(voice-over): It's good, but what I want the most is a job. With your own job, you can make your own money.
(on-camera): And that's what you want.
(voice-over): In the afternoon, Luis Flores approached us, ready to talk to anyone that would listen. (on-camera): Luis Flores?
LUIS FLORES, NEW YORK MIGRANT: Yeah.
PROKUPECZ (on-camera): From Venezuela.
PROKUPECZ (voice-over): He spent the last few nights sleeping on the street with his wife as they traveled to this facility.
(on-camera): For how many days?
FLORES: For three days.
PROKUPECZ (voice-over): He says he's sick and came here because he thought they could get medical care and a job.
For now, like thousands before him at this new Ellis Island, He joins the line at the Roosevelt, hoping to go inside and begin receiving city services.
(on-camera): So this is the entrance where many of the migrants, when they arrive, this is where they come through, coming up these stairs and into this hall area where they wait to be processed.
DR. TED LONG, NEW YORK CITY HEALTH AND HOSPITALS AGENCY: We're going to offer you food and water right away. A hot meal can go a long way.
PROKUPECZ (voice-over): Dr. Ted Long from New York City's Health and Hospital is proud of the operation the city has established here.
LONG: Everything that we've developed in New York City is to meet the needs that were not met for people coming to us from Texas so far. So here, whether it's screening for communicable disease, if you're a pregnant woman giving you prenatal care, or screening for you for the very important mental health conditions you might have like depression, we do it all here because it's not done before here.
PROKUPECZ (voice-over): It really catches your eye to see so many kids running through the halls of the Roosevelt Hotel, almost like a playground. So many kids.
The city says 20,000 migrant children have come through New York so far. (on-camera): Why did you come to America?
(voice-over): Lady Caza is 23 years old and escaping violence in Ecuador. She says she came here for her daughter Mia, who was born with a physical disability.
(on-camera): How are you feeling?
(voice-over): She says she's happy that she's here now and she's scared to go back to Ecuador. I'm afraid that my daughter will die there if she can't get medical attention. I need a place to stay. I think they're going to help me. LADY CAZA, NEW YORK MIGRANT: I'm sorry. Yeah, it's okay.
PROKUPECZ (on-camera): Good luck, okay?
(voice-over): It's good news for Lady and Maya. They're being moved out of the intake center to a shelter. As this group leaves, another is already shuffling in behind them.
116,000 have come to New York City since the spring of 2022, city officials say. And it's a reminder that the flow of migrants doesn't stop.
UNKNOWN: The burden on New York City is too much, quite honestly. We are past our breaking point.
PROKUPECZ (voice-over): Among those just arriving, Luis Flores. We met him outside. And his wife, Irma Linda Morales. They now have seats inside.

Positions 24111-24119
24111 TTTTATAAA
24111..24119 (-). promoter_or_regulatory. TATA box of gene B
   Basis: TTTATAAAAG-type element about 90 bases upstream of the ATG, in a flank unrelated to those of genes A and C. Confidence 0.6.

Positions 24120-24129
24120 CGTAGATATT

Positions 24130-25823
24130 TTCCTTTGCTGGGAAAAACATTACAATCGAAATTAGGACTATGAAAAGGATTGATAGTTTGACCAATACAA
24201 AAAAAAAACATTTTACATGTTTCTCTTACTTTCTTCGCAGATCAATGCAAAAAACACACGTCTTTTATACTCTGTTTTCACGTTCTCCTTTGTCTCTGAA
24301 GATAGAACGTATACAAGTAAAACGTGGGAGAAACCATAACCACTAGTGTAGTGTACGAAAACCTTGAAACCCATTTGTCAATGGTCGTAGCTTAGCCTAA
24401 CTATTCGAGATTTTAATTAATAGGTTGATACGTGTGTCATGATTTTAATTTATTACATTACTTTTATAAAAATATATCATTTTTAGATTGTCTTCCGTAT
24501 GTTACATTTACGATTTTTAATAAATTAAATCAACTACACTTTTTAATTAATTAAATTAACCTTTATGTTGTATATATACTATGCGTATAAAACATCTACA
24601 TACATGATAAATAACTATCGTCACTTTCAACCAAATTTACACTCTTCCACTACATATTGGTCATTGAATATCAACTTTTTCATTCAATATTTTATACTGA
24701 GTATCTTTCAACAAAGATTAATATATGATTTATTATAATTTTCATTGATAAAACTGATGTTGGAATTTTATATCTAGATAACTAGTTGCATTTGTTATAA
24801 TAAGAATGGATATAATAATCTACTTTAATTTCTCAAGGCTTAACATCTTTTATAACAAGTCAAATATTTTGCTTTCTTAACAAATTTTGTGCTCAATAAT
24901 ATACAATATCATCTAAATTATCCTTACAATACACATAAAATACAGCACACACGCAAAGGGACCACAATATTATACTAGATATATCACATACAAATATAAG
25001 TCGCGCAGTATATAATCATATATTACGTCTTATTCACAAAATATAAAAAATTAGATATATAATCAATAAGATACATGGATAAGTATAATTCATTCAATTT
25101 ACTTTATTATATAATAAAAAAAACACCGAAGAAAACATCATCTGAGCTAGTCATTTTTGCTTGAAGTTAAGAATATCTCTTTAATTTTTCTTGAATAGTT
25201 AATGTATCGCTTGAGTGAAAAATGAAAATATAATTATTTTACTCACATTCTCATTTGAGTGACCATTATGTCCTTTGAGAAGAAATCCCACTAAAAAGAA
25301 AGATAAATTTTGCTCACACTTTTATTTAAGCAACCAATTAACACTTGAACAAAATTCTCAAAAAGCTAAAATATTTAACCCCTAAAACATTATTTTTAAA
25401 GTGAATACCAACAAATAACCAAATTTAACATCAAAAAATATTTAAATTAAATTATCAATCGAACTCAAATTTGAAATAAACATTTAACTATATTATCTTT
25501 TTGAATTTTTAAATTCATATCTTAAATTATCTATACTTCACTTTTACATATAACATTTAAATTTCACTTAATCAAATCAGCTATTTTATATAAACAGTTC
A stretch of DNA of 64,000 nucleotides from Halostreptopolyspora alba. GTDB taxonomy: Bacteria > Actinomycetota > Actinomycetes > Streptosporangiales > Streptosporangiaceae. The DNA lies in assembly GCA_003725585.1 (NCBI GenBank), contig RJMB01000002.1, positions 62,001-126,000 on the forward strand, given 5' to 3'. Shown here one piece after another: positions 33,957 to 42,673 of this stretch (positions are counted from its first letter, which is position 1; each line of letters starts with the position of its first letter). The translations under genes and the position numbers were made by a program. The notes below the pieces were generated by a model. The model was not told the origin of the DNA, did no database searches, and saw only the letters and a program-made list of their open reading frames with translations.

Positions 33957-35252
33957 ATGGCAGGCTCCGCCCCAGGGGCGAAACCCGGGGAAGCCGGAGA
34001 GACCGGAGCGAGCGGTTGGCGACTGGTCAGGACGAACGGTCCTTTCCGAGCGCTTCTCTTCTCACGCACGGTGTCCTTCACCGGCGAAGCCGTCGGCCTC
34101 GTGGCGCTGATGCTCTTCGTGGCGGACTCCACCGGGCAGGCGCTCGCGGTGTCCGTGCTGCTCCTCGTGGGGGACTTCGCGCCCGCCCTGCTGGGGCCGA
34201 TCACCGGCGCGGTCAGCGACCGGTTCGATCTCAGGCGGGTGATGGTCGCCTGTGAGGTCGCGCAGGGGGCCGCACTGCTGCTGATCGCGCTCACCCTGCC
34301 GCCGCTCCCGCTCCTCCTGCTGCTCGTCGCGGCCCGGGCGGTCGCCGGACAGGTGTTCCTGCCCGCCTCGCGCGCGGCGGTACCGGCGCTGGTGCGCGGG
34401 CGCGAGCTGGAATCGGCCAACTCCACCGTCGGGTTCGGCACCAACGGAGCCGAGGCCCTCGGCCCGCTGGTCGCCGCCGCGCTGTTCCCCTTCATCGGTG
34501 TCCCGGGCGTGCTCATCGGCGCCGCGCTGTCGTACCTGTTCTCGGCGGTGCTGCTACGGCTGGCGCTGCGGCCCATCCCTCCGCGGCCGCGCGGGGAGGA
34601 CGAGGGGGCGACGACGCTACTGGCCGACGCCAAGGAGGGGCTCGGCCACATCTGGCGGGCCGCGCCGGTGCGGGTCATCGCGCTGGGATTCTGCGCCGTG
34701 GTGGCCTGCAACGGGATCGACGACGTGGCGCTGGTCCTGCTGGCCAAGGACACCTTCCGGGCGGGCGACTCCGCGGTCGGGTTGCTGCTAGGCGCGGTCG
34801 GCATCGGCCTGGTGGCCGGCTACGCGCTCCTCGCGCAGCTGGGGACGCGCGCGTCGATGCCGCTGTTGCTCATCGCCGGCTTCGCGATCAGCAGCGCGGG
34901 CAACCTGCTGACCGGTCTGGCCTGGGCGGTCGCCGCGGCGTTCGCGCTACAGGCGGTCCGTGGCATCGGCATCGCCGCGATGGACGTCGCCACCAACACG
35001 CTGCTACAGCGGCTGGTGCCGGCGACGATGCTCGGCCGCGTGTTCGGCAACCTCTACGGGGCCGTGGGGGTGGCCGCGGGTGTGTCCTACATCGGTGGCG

It's a dream come true, he says.
(on-camera): Took him 2.5 months to come to this country through the border. And now he's just hoping to give his family a better life. And they've been sitting here now for several days, waiting for the next steps and the next process.
And this is your wife, yes?
LUIS FLORES, NEW YORK MIGRANT (translated): 38 years.
PROKUPECZ (on-camera): Years you've been married. How are you doing?
(voice-over): Irma Linda tells us it was their dream to come to the United States. And she doesn't want to lose her husband, now that they've finally made it.
As we leave, Luis speaks directly into our camera.
I just want to work, he says. These are the hands of a worker.
For some who've just arrived, exhaustion bursts into emotion. For others, there is newfound hope. John Carlo is now grinning ear to ear as he holds his one-year-old daughter outside the hotel.
(on-camera): So we were with John Carlo last night. He had been here for a short time and today he was told and given a new location with his two kids and his wife and they've been given a metro card and given the location and told to take the train but they really have no idea how to get there or what they're doing so what they're going to do is they're going to take their two daughters and his wife and they're going to get on the subway and head into Queens.
For me to see you smiling with everything going on, it's incredible.
(voice-over): Yes, and when I get a job, I'll be even happier. He says New York is better than anywhere else they've been.
I'm smiling, he says. I've got to smile so I don't cry.
Shimon Prokupecz, CNN, New York.
NOBILO: Still to come, a look at Wagner's operations in the Central African Republic and who could be running the show there after Yevgeny Prigozhin's death.
NOBILO: A senior U.S. defense official says it has not seen a withdrawal of Wagner forces from Africa in any substantial or meaningful numbers after former Wagner boss Yevgeny Prigozhin died in a plane crash last month. But as the Kremlin tries to get its arms around Wagner's sprawling commercial network on the continent, it's still unclear who's heading the operations there.